The Hoop Dance celebrates the way ofDances and theCircle of Lifelife of all Native Americans. One legend says thatthe hoop dance is about the sacred circle of life.When a person does the hoop dance he isacknowledging the sacred circle and all the thingsthat are connected within it.Dance is a central part of the life of the LakotaSioux people.They dance to express their beliefin spirits, nature, and the relationship of all thingsto one another.They dance to share traditions.They dance to honor people.They dance in powwows to celebrate their culture. And they danceto enjoy themselves.Native American dancersdance in honor of WakanWhenthey dance to express their beliefs, to sharetraditions, or to honor people, all the members ofthe tribe are part of the dance. Even the peoplestanding around the circle in which the dancesare performed are part of it. Mothers may holdbabies, people may chat and gossip, buteveryone helps the dancers by praying andshouting approval and applauding. In that way,Tanka, the Great Spirit.all the members of the tribeparticipate in the dance.When the dancers perform in front ofaudiences in theaters, things are different.Thedancers are sharing their traditions with andtelling about their history to nontribal audiences.Since they perform on a stage rather thanin the sacred circle on their reservations, anarrator explains the dancesso that the audience will understand them.Whendances are performed for other Lakota Sioux,everyone understands their meaning becausethey have grown up participating in them.At the performance of theLakota Sioux Indian Dance Theatre, the narratorwill explain the meaning of each dance. He willalso discuss important ideas about the historyand beliefs of the Lakota Sioux.The dancers willsometimes sing while they dance. Somemembers will play the flute and drum.There aremany kinds of dances performed by the LakotaSioux Indian Dance Theatre. A few of them aredescribed on these pages.The Women’sShawl Dancerequires dancers toimprovise movement to unusuallyfast drum beats.Important in thedance are thewomen’s fringedshawls and beadedleggings and moccasins.The womenmove their arms toimitate eagles’wings.The Women’sShawl Dance is not atraditional dance. Itwas invented in the1940s and ’50s.The Women’s Traditional Dance honorswomen, who represent Mother Earth. In Lakota Sioux tradition,women are admired as the bringers of peace and harmony.6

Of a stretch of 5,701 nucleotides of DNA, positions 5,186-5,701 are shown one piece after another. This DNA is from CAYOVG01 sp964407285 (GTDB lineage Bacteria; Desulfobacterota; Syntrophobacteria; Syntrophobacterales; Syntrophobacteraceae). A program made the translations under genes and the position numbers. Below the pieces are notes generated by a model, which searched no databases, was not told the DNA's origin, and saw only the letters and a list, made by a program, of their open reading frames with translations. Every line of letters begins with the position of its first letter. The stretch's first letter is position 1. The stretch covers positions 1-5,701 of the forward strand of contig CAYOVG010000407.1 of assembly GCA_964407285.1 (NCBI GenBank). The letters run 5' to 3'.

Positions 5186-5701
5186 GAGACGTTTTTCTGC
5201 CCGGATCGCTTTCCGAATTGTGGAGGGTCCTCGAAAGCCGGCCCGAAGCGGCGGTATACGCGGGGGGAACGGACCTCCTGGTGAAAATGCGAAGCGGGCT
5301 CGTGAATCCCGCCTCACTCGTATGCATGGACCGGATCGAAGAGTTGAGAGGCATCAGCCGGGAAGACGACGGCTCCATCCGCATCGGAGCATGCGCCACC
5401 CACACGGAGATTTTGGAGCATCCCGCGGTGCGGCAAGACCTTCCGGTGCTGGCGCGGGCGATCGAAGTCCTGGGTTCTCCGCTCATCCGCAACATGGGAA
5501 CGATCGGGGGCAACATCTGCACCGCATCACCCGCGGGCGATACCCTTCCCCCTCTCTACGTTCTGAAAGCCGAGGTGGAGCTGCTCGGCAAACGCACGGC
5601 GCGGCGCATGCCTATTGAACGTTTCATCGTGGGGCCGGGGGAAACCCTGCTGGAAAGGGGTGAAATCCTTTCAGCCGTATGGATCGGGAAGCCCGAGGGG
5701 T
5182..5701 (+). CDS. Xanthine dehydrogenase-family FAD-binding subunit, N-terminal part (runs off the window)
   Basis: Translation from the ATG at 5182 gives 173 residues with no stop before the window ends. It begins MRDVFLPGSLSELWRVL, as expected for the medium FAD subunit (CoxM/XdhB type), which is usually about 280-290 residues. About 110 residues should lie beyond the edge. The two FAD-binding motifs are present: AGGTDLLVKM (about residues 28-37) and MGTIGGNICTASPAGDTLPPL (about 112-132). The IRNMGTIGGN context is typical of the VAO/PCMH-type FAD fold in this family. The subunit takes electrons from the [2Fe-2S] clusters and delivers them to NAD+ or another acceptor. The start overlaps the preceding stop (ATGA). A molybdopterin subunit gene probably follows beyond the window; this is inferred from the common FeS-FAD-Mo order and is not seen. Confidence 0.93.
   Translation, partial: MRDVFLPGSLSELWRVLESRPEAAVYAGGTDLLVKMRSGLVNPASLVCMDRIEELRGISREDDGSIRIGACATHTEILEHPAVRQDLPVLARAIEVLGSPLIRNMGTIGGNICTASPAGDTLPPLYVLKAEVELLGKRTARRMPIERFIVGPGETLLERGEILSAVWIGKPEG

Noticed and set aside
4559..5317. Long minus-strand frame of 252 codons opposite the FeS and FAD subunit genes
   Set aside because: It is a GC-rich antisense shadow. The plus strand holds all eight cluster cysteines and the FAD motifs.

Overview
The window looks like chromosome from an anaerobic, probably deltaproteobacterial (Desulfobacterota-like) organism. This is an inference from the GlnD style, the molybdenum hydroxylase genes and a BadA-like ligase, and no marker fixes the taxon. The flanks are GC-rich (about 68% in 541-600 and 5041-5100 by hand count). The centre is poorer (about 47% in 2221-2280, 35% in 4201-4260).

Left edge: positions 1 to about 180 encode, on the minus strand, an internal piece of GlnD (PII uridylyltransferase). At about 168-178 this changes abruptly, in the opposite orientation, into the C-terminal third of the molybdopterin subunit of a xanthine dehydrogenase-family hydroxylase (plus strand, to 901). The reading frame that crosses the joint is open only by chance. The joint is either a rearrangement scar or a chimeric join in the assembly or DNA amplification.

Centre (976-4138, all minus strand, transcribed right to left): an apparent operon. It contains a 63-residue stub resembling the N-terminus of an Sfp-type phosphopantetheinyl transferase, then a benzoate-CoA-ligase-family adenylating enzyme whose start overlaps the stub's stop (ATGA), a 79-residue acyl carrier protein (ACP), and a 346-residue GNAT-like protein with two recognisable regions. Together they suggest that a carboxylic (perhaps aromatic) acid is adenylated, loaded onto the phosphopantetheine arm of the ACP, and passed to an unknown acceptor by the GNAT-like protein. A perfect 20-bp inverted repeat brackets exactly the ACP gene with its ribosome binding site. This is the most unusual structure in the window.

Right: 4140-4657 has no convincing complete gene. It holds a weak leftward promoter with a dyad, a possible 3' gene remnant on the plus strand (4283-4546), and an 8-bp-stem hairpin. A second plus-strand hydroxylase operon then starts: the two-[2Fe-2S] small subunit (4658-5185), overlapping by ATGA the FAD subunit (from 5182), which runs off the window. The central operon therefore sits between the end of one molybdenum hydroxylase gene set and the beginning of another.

The Grass Dance is also called The Grass Flattening Dance.The dancersflatten a grassy area where a special event takes place. In the past, those whoperformed the dance were admired because when they danced they cleansed andpurified the circle in which they danced.The movement, in combination with thesweetgrass on the dancers’ leggings, are an offering to the Earth Mother and to theGreat Spirit.Today, dancers wear yarn on their leggings instead of sweetgrass.The Buffalo Dance honorsthe animal that gave the Lakota Sioux food,shelter, and other means of survival.This dancewas originally performed by members of theBuffalo Society, all of whom had dreamed of thebuffalo in their vision quests.The Sneak Up Dance reenacts abattle.The dancers depict warriors stalking theirenemies.The Eagle Dance is a prayer to the Great Spirit.Thedancer asks for a blessing on the people as he imitates thesoaring of the eagle, a symbol of the Great Spirit.The whistle imitates the eagle’s cry.The Round Dance is one of the most significant dances in which menand women dance together. It is related to the hoop of the nation and the sacredcircle.The Round Dance is a friendship dance for all people to join in to completethe sacred circle of life and to help keep all things on earth in balance.7